I’m in my garden clearing out structures so the park district can till the plant matter back into the soil. The ground will wait over the long winter, chewing up vines and leaves and dead bugs and turning them into soft, dark loam. Physical work forces my brain to examine the latest events in my life.
A year ago, my world changed overnight when I started the full-time job. In nine years, I hadn’t worked outside the home. I had, until six months prior, worked a part-to-full-time job as an editor, but that was exclusively freelance, and out of my home. This job was a “come to the office” job, and the transition into the workplace shook my world.
With my husband’s help, I made the change and eased into a routine. I made some wonderful friends there with whom I’m in regular (and non-work) contact. I learned things about myself at that job that I had heretofore not realized; that unless I see something in writing, I can’t make sense of it; that I work very well with lots of different kinds of people; and that I have innate leadership qualities I have long been afraid to use.
I recently read that leadership starts with speaking up, and I spoke up at this job in a definite way. The lack of kindness exhibited by some co-workers was appalling, and I couldn’t let it lie. Among my other revelations, I developed an acute appreciation for kindness.
In the late fall of last year, one of the best friends I’ve ever had moved to India, upending me again. Because of the stability of having a job, I was able to carry on and eventually right myself, despite the crater left in my heart by my friend’s absence. I grew around it, but it’s still there.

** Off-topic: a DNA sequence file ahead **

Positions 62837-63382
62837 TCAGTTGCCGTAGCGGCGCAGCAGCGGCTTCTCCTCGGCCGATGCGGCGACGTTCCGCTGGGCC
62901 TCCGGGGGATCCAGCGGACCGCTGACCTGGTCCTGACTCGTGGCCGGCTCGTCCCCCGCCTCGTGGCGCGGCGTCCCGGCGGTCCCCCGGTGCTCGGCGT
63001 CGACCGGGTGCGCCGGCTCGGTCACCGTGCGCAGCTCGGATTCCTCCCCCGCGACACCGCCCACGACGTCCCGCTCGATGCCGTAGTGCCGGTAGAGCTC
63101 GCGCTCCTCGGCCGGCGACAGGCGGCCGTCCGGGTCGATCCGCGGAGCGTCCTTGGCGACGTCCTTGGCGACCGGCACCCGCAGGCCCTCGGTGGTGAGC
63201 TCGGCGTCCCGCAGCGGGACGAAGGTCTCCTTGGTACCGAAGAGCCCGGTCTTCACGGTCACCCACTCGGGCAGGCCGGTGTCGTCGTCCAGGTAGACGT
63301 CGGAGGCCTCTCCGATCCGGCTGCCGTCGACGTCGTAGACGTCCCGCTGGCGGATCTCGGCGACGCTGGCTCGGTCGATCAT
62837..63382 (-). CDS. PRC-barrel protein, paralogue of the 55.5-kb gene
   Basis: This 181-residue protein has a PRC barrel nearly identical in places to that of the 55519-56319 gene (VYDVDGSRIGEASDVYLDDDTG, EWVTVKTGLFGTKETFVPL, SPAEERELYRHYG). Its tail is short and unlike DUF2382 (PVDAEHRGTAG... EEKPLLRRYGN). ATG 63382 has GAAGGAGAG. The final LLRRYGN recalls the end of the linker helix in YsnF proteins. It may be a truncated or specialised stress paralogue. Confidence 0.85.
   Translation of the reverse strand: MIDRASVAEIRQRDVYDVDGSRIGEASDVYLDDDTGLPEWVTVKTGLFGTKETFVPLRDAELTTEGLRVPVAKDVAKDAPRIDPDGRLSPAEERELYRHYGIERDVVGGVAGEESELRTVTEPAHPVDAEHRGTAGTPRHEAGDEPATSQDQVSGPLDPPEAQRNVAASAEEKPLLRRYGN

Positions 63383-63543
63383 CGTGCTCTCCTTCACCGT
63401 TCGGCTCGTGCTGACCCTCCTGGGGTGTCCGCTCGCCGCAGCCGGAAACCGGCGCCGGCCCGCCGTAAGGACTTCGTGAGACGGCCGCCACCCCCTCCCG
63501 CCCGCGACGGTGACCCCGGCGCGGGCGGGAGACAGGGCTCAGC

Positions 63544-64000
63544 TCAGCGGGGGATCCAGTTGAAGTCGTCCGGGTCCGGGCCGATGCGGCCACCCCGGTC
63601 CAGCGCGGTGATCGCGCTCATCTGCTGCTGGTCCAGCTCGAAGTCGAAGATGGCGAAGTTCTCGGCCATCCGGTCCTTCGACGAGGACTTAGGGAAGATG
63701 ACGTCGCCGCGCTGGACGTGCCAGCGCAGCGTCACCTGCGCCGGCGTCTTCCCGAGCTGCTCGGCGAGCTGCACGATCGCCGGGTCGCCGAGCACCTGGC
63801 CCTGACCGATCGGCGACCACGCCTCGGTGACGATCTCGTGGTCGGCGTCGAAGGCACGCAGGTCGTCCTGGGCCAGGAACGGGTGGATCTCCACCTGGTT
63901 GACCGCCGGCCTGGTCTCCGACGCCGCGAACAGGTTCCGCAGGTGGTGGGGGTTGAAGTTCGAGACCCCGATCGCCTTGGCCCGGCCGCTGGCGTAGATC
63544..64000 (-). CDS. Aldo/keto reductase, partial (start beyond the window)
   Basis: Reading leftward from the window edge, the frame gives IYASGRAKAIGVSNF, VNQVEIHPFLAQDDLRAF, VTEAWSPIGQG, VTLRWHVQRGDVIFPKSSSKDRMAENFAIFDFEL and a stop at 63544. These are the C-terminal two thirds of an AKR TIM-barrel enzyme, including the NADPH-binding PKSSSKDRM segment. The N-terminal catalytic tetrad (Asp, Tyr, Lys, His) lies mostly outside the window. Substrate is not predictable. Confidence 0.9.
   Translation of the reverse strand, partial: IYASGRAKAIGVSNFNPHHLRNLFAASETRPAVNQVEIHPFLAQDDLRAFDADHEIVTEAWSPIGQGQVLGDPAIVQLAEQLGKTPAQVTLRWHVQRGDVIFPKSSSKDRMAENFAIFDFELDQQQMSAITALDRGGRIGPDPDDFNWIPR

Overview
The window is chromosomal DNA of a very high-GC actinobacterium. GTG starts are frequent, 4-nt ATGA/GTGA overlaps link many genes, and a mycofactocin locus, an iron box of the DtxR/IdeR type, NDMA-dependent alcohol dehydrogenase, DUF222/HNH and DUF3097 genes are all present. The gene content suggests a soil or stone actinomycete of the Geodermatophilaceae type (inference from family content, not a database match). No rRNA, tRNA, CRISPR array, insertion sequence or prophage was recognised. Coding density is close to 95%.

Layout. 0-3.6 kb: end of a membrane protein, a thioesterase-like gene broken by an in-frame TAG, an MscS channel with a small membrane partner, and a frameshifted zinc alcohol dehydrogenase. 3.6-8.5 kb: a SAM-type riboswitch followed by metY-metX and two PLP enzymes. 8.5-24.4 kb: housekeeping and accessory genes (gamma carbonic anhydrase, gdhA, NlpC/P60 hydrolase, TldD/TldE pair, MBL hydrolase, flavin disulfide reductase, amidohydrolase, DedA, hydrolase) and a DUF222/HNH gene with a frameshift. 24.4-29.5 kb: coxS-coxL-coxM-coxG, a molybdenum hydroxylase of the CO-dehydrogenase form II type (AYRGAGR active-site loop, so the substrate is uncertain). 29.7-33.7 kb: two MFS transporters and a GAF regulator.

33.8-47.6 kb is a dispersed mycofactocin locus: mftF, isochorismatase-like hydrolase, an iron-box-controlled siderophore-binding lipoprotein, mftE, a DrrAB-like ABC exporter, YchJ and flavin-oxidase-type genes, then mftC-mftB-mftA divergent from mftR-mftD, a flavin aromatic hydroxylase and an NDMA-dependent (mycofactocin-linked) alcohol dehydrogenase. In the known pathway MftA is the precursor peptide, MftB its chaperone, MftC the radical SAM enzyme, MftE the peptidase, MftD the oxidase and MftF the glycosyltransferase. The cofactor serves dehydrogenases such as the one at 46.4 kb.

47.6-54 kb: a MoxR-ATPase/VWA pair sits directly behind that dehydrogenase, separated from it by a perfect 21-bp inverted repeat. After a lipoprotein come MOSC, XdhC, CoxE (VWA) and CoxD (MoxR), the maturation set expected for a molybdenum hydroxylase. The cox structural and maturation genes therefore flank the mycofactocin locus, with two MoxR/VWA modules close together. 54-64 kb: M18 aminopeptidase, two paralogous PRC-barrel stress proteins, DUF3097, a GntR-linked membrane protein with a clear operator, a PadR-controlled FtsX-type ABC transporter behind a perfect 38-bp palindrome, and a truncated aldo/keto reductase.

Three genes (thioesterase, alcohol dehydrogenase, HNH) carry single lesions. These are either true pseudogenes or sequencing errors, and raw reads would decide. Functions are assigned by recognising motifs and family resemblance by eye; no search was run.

And now, in the span of a week, the world has turned topsy-turvy again. With the loss of both my job and my husbands, and then my husband starting a new job in a city two states away, I’ve returned to my “stay-at-home mom” status. This time, without the cachet of “work from home” to minimize the blow.
My husband has given me a great gift. He has told me I don’t have to return to work. Financially, it will be difficult, but not impossible. Let’s face it–I didn’t earn even half of what he earns. Not even a fourth. People with language skill-sets like mine do not rake in even medium-sized bucks.
Whatever else his faults, which diminish rapidly as we both get older, supporting the family is something my husband does very well. We are by no means rolling in money, but we get by.
So as I clear my garden of bean trellis and tomato supports, I see that I am once again pulling up stakes in my life. The garden growing season is short, April to September. But in every life there’s growth and rest, forward movement and waiting. So now I wait again, this time forced by isolation and idleness to listen to the quiet. I need to force myself to not fear its voice.